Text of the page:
The only thing worse than losing seven Tour de France titles for using performance-enhancing drugs —other than, like, death, poverty or any number of the quotidian, actual misfortunes we plebs suffer every day—is losing seven Tour de France titles for using performance-enhancing drugs that didn’t enhance your performance.
This cosmic joke is the latest sling suffered by disgraced cyclist Lance Armstrong, the inspirational, cancer-surviving, wife-leaving, friendship-destroying story once worn around every the wrist of every positive-thinking American susceptible to a popular fad.
In case you forgot—and who could blame you, since 2012 was so very long ago—here’s the story arc: In 1996, Lance Armstrong, obscure American professional cyclist, is diagnosed with cancer. He beats cancer, and then, beginning in 1999, beats everybody else in the Tour de France, cycling’s World Cup, every year, for seven straight years. (At the time, at least part of the credit for Armstrong’s incredible run, in addition to spectacular luck and the ruthless efficiency and selfless sacrifice of his U.S. Postal Service teammates, was due to his super-sized internal organs.) He leaves his wife for a rock star, every insufferable person in America wears a Livestrong bracelet, he is God.
That’s the rise, and here’s the fall: Armstrong cheated. He was a Roger Clemens-level fraud who relied on a performance-enhancing drug called EPO—and what the U.S. Anti-Doping Agency called “the most sophisticated, professionalized and successful doping program that sport has ever seen”—to achieve his place in cycling’s Pantheon.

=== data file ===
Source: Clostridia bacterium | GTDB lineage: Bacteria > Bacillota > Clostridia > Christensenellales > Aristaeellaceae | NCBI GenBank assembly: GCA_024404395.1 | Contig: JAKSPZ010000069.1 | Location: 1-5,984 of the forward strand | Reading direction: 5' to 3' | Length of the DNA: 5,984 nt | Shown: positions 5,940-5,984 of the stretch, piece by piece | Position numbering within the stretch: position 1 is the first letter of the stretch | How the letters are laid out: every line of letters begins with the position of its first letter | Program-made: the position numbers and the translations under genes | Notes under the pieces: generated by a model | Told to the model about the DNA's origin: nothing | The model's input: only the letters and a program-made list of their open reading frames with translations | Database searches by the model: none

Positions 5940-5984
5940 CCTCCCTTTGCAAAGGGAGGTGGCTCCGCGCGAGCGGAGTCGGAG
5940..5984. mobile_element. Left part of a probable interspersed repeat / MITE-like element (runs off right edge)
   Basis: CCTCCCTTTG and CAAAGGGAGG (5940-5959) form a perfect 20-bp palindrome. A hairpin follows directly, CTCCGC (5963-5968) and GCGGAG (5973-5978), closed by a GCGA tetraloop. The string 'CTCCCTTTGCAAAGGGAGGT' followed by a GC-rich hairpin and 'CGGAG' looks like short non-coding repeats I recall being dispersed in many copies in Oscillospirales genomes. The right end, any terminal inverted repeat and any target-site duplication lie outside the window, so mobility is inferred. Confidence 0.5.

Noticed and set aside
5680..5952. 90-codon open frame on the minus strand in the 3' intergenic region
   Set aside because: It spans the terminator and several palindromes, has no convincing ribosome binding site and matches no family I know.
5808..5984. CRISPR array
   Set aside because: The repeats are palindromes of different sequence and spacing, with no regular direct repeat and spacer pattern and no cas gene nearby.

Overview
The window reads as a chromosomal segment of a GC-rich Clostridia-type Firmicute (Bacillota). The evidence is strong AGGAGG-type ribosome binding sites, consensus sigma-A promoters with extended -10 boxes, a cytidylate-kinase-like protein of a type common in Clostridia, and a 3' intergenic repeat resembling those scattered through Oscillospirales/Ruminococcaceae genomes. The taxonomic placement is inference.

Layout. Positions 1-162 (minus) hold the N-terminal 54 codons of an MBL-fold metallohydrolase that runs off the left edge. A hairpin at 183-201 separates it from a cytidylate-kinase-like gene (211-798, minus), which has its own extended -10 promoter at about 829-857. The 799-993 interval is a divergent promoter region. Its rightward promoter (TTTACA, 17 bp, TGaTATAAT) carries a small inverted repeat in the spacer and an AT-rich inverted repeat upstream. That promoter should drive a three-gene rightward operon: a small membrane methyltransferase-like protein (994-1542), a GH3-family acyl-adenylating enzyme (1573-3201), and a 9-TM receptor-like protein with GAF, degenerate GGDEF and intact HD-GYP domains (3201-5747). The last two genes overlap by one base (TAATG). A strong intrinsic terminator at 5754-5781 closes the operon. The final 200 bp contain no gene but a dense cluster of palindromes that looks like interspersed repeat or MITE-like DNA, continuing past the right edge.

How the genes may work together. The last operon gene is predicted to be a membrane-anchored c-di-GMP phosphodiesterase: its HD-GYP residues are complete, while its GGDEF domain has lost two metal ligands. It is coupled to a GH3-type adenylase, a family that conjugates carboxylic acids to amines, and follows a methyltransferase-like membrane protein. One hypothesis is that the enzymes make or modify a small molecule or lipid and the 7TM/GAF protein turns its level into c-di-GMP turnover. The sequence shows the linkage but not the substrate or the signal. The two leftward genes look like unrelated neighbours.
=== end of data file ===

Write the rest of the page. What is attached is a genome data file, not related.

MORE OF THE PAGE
Never mind that almost everybody else Armstrong raced against also cheated! He cheated the best, and thus he must be reviled.
EPO is a hormone involved in the production of red-blood cells. The more red-blood cells you have, the more oxygen can be carried to your brain and body—and thus, in theory, the better you will perform in endurance sports contested at high altitudes, like key stages of the Tour. In theory.
As a study recently published in The Lancet found, EPO had no effect on a few dozen amateur cyclists asked to perform several feats of cycling similar to those seen on the Tour.
Over an eight-week period, two groups of male cyclists, aged 18 to 50, were asked to complete a 110-kilometer race and then race up Mount Ventoux, the towering climb that’s a signature stage of the Tour, and the site of Armstrong’s greatest success. As the researchers found, EPO didn’t make any difference in the amateur cyclists’ performances.
Most of the cyclists given the drug—12 out of the 23—didn’t even realize it was in their systems. Even worse: the placebo group of cyclists’ average time up Mount Ventoux was 17 seconds faster than the group given EPO. The drug may have hindered performance.
The researchers say that the experiment shows that the actual benefits of purported PEDs can be safely studied in a laboratory setting. They also give credence to the theory, often proffered by defenders of legendary steroid cheats in baseball and elsewhere, that PEDs are secondary to an athlete’s actual capabilities.
“It’s just tragic to lose your career for something that doesn’t work,” said Jules Heuberger, of the Centre for Human Drug Research in The Netherlands, “to lose seven yellow jerseys for a drug that has no effect.”
Now. Armstrong didn’t just lose his accolades for cheating (although that is why he received a lifetime ban from the World Anti-Doping Agency, the same crew of do-gooders that believes cannabis is a performance-enhancer and has no place in athletes’ lives).
He also lied about it, constantly, for more than a decade, and did whatever he could to destroy the careers and lives of anyone who dared to attempt to expose his charade.
He is and was a colossal dick.
At the same time, almost everyone he competed against also cheated, and he did this during the great era of steroid use in baseball. Many successful people are colossal dicks. That can be fine—they’re not our friends, they’re not babysitting for us.
In hindsight, it might be nice to try enjoying what Armstrong did for the mere sake of it without the sanctimony that accompanies every discussion of doping in sports. Or, failing that, you can laugh even harder at the sheer enormity and ultimately tragic farce of his hubris.
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